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Iowa joins pork producers’ court challenge of Massachusetts law

Posted at 3:14 PM, Oct 11, 2023

Iowa is challenging a new Massachusetts law that bans the sale of pork that doesn’t meet strict hog-confinement requirements.

In July, a coalition of pork producers including Triumph Foods sued the Massachusetts attorney general over the state’s newly enacted Prevention of Farm Animal Cruelty Act, which restricts the sale and transportation of pork in that state by requiring hogs to be raised under certain conditions.

Massachusetts’ law is similar to one in California that restricts the sale of pork in that state. But the Massachusetts law goes a step further by also prohibiting the shipment of non-compliant pork through the state. That provision of the law means that if Iowa-produced pork doesn’t meet Massachusetts’ standards for hog confinements, it not only can’t be sold in Massachusetts, it can’t be transported through Massachusetts to other states.

The stated purpose of the law is to “prevent animal cruelty by phasing out extreme methods of farm-animal confinement, which also threaten the health and safety of Massachusetts consumers, increase the risk of foodborne illness, and have negative fiscal impacts on the Commonwealth of Massachusetts.”

The law was approved overwhelmingly by Massachusetts residents on a ballot initiative that garnered the support of 77% of voters.

Triumph Foods and the other pork producers argue the new law’s minimum size requirements for hog confinements are “inconsistent with pork industry practices and standards,” which is a point on which they and animal-welfare advocates agree. But the producers go on to argue that meeting Massachusetts’ new standards will impose “costly mandates” and “substantial burdens on pig farmers and pork processors” that are located in other states.

On Tuesday, the office of Iowa Attorney General Brenna Bird filed an unusually phrased amicus brief siding with the pork producers, arguing “the increased costs on pig farmers and pork processors will make American consumers squeal about higher pork prices.”

The brief notes that Iowa is the nation’s top producer and exporter of pork. “The pork industry employs more than 147,000 Iowans and contributes billions of dollars annually to Iowa’s economy,” the brief states. Massachusetts, Iowa points out, consumes 396 million pounds of pork annually but produces only 1.9 million pounds of pork.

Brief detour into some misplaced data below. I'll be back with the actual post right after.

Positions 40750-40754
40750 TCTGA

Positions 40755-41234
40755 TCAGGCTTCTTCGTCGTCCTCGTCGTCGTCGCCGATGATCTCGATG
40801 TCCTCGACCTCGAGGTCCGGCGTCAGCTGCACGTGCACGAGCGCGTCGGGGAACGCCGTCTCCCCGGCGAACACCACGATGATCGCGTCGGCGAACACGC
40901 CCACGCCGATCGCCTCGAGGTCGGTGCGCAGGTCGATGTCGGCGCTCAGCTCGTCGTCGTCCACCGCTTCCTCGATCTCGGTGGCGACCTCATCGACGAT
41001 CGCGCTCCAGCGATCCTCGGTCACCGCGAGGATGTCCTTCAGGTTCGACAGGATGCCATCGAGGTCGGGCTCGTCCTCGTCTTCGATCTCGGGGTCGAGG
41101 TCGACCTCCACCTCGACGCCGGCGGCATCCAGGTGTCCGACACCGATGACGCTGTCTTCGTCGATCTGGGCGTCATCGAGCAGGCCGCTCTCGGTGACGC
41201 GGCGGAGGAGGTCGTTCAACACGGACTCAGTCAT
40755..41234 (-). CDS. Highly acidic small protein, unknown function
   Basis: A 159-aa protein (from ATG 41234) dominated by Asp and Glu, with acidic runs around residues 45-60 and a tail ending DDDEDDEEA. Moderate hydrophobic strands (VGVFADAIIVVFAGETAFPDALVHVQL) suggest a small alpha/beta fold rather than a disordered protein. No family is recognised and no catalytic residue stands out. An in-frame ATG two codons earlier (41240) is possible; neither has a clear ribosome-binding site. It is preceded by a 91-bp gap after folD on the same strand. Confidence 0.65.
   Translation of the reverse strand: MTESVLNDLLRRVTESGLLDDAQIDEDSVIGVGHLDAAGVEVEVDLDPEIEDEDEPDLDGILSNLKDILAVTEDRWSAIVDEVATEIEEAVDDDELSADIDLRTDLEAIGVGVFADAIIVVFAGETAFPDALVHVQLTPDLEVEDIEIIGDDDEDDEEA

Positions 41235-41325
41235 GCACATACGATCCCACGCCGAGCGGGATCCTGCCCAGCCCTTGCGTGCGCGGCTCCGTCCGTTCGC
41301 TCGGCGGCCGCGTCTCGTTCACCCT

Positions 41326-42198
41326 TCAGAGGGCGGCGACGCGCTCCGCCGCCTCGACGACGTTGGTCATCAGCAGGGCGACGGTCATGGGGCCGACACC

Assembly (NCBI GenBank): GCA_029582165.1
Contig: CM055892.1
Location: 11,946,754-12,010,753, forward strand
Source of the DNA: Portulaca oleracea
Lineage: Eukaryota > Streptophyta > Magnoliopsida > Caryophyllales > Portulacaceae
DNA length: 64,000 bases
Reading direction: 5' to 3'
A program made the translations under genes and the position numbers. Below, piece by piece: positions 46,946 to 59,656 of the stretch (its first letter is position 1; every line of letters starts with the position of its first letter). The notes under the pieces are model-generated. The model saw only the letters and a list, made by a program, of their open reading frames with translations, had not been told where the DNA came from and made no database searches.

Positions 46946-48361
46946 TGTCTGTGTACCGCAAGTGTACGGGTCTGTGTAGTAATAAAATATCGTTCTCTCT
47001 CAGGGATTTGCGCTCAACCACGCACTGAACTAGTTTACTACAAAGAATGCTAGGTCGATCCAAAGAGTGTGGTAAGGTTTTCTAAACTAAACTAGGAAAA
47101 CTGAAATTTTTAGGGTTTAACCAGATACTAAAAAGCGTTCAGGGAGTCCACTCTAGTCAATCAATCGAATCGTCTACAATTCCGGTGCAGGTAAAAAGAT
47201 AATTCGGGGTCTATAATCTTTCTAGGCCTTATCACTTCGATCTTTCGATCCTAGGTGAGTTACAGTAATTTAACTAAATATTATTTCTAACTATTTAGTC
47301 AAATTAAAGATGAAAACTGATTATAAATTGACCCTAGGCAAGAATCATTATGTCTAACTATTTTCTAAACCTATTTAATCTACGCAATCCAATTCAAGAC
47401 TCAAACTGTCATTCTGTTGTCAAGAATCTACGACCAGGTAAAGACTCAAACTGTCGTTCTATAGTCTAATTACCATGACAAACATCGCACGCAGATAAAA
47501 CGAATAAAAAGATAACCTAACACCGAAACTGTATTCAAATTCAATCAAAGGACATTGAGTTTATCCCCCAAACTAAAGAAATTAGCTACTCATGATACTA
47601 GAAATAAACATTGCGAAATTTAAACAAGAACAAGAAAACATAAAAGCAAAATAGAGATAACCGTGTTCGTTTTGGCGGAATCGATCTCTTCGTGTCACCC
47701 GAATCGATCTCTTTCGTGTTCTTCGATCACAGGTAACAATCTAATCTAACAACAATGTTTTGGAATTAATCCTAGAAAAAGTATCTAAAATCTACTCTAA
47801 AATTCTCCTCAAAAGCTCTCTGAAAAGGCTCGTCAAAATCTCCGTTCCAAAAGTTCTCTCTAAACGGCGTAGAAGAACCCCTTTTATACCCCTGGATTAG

In a written statement announcing the filing of the amicus brief, Bird said the Massachusetts law “sets a dangerous precedent” that will allow states to upend markets across the nation based on what she calls their “political” agendas.

“Massachusetts’s radical pork ban hogties Iowa pork producers,” Bird said. “With these strict new mandates in effect, Iowa farmers will face extreme costs and regulations to compete in the industry, forcing many family hog farms to close shop. Massachusetts doesn’t get to dictate how Iowans farm. We are fighting to support our pork producers and protect Iowa family farms.”

Twelve other states have joined Iowa in the filing of the amicus brief alleging the Massachusetts law violates the U.S. Constitution’s commerce clause, which gives the federal government, not state governments, the power to regulate interstate commerce. Iowa also claims the law violates the Constitution’s import-export clause, which prohibits states from imposing import taxes on products brought in from other states, and the full faith and credit clause that requires states to respect laws passed in other states.

Lawyers for the state of Massachusetts argue that some of those legal theories and arguments have already been rejected by one or more courts, including the U.S. Supreme Court, in lawsuits involving the California law.

Earlier this year, for example, in the National Pork Producers Council’s lawsuit alleging the California law violated the commerce clause, the Supreme Court stated it was declining to “prevent a state from regulating the sale of an ordinary consumer good within its own borders on nondiscriminatory terms.”

In the separate case involving the Iowa Pork Producers Association’s challenge of the California law, a district court judge denied the association’s motion for an injunction and then dismissed the case for failure to state a claim. That decision has been appealed.

Iowa Capital Dispatch is part of States Newsroom, a network of news bureaus supported by grants and a coalition of donors as a 501c(3) public charity. Iowa Capital Dispatch maintains editorial independence. Contact Editor Kathie Obradovich for questions: Follow Iowa Capital Dispatch on Facebook and Twitter.

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